Yellow Submarine is the tenth studio album by English rock band the Beatles, released on 13 January 1969 in the United States and on 17 January in the United Kingdom. It was issued as the soundtrack to the animated film of the same name, which premiered in London in July 1968. The album contains six songs by the Beatles, including four new songs and the previously released “Yellow Submarine” and “All You Need Is Love”. The remainder of the album is a re-recording of the film’s orchestral soundtrack by the band’s producer, George Martin. Yellow Submarine reached the top 5 in the UK and the US. It has since been afforded a mixed reception from music critics, some of whom consider that it falls short of the high standard generally associated with the Beatles’ work. Another version of the album, the Yellow Submarine Songtrack, was issued on the film’s 30th anniversary. It dispenses with the George Martin orchestrations and includes the six Beatles songs from the original album, along with an additional nine songs heard in the film, all newly remixed. Here are all of Yellow Submarine’s songs ranked.
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6. All Together Now
“All Together Now”, written mainly by Paul, is a children’s counting rhyme with a singalong chorus. Fun, but not a great song. However, it’s worth buying this album just for John’s Hey Bulldog. The guitar solo and piano riffs are brilliant and it’s easily the best song on the album.”
5. Yellow Submarine
“Paul McCartney wrote this one. He explained shortly after it was released in 1966: “‘Yellow Submarine’ is very simple but very different. It’s a fun song, a children’s song. Originally we intended it to be ‘Sparky’ a children’s record. But now it’s the idea of a yellow submarine where all the kids went to have fun. I was just going to sleep one night and thinking if we had a children’s song, it would be nice to be on a yellow submarine where all your friends are with a band.” Paul purposely used short words in the lyrics because he wanted kids to pick it up early and sing along. Ringo sang lead, as he did on many of the lighter Beatles songs, including “Octopus’s Garden” and “Act Naturally.”
4. Only a Northern Song
“George Harrison wrote this. He called it, “A joke relating to Liverpool, the Holy City in the North of England.” Liverpool is north of London. Harrison used some real wit and humor in composing this (remember, out of all the Beatles, he was closest with Monty Python and Python alumnus Terry Gilliam, to the point of composing the closing theme to Time Bandits). In this song, he picks out a haphazard series of chords when he starts singing “it really doesn’t matter…”, with a B-melody note, E chord, B minor 7th, G chord, C-sharp 7th, F-sharp 7th. It sounds chaotic at first, but there’s order underneath, expressing that he felt that he was buried brilliance over-shadowed by the Lennon-McCartney dominance.”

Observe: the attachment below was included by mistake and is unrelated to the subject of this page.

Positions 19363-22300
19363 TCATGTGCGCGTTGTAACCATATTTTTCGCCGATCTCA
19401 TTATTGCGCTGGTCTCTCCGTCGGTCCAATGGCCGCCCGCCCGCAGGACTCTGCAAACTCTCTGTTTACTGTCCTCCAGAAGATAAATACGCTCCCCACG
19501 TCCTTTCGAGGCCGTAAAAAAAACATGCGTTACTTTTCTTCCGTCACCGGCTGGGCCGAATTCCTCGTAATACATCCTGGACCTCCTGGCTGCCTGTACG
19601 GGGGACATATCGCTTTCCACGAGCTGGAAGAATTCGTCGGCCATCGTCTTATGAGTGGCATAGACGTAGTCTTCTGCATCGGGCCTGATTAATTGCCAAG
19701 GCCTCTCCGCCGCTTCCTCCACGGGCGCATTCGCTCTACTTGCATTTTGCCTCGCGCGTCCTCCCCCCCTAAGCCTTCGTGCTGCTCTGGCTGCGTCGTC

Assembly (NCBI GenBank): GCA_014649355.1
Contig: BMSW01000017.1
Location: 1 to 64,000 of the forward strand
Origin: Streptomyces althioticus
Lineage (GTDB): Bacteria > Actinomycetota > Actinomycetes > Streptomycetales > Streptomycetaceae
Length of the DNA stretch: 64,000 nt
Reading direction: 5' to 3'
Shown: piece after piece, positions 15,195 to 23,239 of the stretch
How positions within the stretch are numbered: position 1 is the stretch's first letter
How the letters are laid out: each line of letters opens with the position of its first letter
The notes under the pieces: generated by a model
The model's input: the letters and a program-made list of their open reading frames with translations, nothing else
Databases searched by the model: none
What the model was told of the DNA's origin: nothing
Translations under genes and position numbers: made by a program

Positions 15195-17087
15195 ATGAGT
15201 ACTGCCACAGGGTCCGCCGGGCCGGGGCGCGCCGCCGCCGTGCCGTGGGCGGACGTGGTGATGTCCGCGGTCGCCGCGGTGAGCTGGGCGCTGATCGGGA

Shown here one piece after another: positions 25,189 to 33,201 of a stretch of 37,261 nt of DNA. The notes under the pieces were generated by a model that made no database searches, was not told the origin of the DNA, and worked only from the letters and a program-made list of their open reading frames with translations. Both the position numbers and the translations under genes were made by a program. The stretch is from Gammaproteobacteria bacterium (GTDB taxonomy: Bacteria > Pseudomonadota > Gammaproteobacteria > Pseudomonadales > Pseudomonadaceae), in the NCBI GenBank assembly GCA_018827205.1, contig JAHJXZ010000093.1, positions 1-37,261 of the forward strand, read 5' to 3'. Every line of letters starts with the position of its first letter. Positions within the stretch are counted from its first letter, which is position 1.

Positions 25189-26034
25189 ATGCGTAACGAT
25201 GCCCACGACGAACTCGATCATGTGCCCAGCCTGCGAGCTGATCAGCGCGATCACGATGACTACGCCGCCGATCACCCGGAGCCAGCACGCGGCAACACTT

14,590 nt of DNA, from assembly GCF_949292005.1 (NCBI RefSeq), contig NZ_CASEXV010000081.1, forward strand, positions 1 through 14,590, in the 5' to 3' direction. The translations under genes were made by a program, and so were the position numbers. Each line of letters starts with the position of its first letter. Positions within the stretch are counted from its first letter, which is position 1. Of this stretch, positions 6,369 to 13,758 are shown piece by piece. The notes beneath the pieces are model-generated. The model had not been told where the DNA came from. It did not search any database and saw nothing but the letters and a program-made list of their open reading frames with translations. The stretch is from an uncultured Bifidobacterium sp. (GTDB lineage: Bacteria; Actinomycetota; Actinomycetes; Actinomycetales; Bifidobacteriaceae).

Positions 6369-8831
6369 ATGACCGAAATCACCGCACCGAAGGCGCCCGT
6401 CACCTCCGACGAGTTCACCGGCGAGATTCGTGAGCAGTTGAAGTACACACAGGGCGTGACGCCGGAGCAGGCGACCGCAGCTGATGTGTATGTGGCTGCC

See more: The Beatles Albums Ranked
3. All You Need is Love
“The concept of the song was born out of a request to bring a song that was going to be understood by people of all nations. The writing began in late May of 1967, with John and Paul working on separate songs. It was decided that John’s “All You Need Is Love” was the better choice because of its easy to understand message of love and peace. The song was easy to play, the words easy to remember and it encompassed the feeling of the world’s youth during that period.”
2. It’s All Too Much
“George Harrison wrote this. It was inspired by his wife, Pattie. A verse was edited out of album version, cutting time from 8 minutes to 6. The full version appears in film Yellow Submarine. This was by far the longest Beatles song until “Hey Jude” was recorded over a year later. Paul McCartney played lead guitar on this song and John Lennon supplied the guitar feedback, allowing George to be free to concentrate only on vocals during the recording of this song.”
See more: The Beatles Songs Ranked
1. Hey Bulldog
“The Beatles recorded this while they were filming the promotional video for “Lady Madonna.” Since they had to be in a studio while filming, Paul McCartney thought they should record a song. They started recording this as “Hey Bullfrog,” but Paul barked at the end and made John Lennon laugh. They kept in the barking and changed the title, even though there is no mention of a bulldog in the verses or chorus. “Hey Bulldog” is chanted 4 times before John and Paul’s playful banter and then twice during the fade-out. This was the first recording session John brought Yoko to.”